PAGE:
Driving tips for monsoon – Indiandrives way

Ohh, the monsoon has arrived but along with it comes many diseases and somewhere down the line, the doctors would be a happy lot. It would be more like a ration shop line outside a doctors clinic. Come to think of it, the summer vacations are yet to end and before hand, kids going to school would have a nice time skipping their school periods and stuff. However did you ever wonder that your car, which has served you faithfully all these years may need some looking into? Well, if you didn’t, then now is the right time for it. The roads become all the more full of slush and all those potholes would be choked with water and grime. Here are some Indiandrives tips on what all preventive measures you need to take care of before your car goes into an epileptic shock.

  1. First come the wipers of the car. It is the most neglected part of a car and people tend to think that it would work fine in any given season. However, the wipers need their fair share of attention in the monsoon. Just after every drive, cleaning the wipers would be of great help. Many a times the preluded summer causes some twigs or branches to be caught in the wiper blade section. This would cause the wipers to work with less efficiency to their performance. The blades of the wiper shouldn’t have cuts in them. If they do have it, then it would be advised to get them replaced at the earliest. If not done, they may hamper your vision in torrential rains by leaving swirl marks. Also carry stacks of newspaper with you. Cleaning a glass with newspapers ensures that no swirl marks are left. If you are of the paper conservationist types, then opt for tobacco powder. Rubbing tobacco on the windscreen doesn’t allow water droplets to form a patch and hence optimum visibility is maintained. Also another important point is to keep the washer fluid topped up always. It’s a great life saver equipment in the monsoons.
  2. Now comes the turn of the tyres. In a wet climate and especially in the starting few days, road going car tyres find it difficult to grip the road due to limited friction. This means that there are chances that your vehicle would be a bit imbalanced. Learn to check out the tread life left in your tyre. It should be sufficient enough and by sufficient, we mean about 2-3 mm. Ensure that the tyre pressure is maintained as recommended in the manual. Get the wheels aligned properly before torrential rains start.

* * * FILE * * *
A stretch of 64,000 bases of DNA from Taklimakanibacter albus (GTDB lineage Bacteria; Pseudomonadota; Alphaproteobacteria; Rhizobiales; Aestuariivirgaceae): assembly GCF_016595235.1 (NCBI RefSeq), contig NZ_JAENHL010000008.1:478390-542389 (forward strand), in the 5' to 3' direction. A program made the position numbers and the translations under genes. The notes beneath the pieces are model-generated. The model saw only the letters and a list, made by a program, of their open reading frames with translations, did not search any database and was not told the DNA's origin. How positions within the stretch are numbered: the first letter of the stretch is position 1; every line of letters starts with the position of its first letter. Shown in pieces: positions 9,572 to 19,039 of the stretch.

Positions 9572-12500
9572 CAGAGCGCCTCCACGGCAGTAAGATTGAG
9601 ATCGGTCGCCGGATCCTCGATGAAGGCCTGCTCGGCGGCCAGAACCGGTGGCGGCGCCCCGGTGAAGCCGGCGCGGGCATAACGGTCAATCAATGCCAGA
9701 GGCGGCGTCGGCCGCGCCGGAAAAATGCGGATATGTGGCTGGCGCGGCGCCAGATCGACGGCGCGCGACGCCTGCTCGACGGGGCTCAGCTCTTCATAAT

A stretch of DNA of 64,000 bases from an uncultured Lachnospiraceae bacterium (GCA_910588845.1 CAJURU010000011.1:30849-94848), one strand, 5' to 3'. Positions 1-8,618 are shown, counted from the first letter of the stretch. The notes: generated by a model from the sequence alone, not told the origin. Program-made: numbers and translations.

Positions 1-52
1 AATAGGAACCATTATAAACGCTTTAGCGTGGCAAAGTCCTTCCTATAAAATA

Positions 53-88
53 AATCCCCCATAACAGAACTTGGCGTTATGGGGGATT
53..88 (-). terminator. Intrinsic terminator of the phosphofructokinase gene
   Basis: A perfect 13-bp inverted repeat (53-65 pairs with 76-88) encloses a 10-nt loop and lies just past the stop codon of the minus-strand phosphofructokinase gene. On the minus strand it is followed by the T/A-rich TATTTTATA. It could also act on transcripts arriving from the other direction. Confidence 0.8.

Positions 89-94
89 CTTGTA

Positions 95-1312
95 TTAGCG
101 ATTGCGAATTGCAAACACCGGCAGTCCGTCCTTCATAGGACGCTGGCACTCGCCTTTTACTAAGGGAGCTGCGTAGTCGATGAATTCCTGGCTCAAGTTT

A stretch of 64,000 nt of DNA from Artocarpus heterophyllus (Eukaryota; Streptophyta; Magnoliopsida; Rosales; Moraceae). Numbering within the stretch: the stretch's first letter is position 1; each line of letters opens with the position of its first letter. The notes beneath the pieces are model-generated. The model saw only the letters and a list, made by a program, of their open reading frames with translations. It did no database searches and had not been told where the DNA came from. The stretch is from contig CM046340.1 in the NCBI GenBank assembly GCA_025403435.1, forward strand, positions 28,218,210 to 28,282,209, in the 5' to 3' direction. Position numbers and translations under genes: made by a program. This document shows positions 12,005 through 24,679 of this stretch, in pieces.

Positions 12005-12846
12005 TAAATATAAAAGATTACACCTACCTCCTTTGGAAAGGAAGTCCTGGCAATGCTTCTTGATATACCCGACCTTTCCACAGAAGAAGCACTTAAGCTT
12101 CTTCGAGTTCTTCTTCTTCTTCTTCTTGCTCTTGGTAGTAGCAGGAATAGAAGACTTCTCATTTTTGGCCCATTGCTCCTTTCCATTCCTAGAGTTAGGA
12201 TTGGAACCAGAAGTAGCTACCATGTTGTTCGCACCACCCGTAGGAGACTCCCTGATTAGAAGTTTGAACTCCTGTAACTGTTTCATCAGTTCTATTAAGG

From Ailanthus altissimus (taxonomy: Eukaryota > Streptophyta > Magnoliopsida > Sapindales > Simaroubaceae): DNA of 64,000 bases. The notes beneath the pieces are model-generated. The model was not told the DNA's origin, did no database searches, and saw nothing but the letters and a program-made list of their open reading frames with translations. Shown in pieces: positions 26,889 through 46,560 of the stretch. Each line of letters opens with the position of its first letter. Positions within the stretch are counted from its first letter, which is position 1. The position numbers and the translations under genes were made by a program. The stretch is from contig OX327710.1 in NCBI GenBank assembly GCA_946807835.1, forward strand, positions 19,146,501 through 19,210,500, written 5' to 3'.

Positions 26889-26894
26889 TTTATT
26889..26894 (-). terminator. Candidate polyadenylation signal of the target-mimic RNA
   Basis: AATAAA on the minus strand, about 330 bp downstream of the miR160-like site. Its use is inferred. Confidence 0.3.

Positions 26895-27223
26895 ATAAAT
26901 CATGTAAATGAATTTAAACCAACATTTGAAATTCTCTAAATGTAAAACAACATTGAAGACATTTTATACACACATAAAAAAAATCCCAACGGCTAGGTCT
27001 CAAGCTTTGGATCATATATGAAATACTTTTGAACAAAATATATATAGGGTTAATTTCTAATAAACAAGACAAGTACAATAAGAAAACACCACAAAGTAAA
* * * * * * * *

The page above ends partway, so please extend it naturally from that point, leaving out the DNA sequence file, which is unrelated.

3. If you are the sort of careless drivers who ding their cars more often and care less about getting it repaired, then now is the right time to get it repaired. Scratches in the surface paint and stuff means that an ideal situation for rust to creep in. Do get this treated before your car becomes a rust scapegoat. Even though its raining, do ensure that you clean your car once in a week since the accumulated dust and grime would promote corrosion. Also keep the car covered with its parking cover and also make sure that it is tied down. It is often noticed that during rainy season, heavy winds tiptoe their way into the equation. The last thing you would want to see is your car cover blown away in the gale and your car being exposed to the elements. The tail pipe (s) of the car need to be treated to anti rust treatment since they are one of the first parts which would be caught in this crossfire.
  4. For the interiors, start with checking if all the lights are in working position. If you have a slight doubt that anything out there looks like it would give way, then make sure that you actually replace it before its too late. In the monsoon season, visibility is a key factor as far as the driving part is concerned. The tail lamps and the head lamps play an important part in this. After having done a satisfactory check of the functioning of the lights, now, it is the turn of a neglected part and that is the pedals of the car. Imagine you are going to drive your car and it has been raining incessantly. The moment you put your feet on the pedal, your feel slips because there is no grip in the pedals, then it would lead to a catastrophe. So replaced the pedals if they have already lost their grip. Water Drain Hole is a small plug which prevents the water from entering the car cabin. However since they rarely come into action, many would have been damaged or even loosened off. Do replace them as replacing them isn’t costly but replacing your upholstery would be.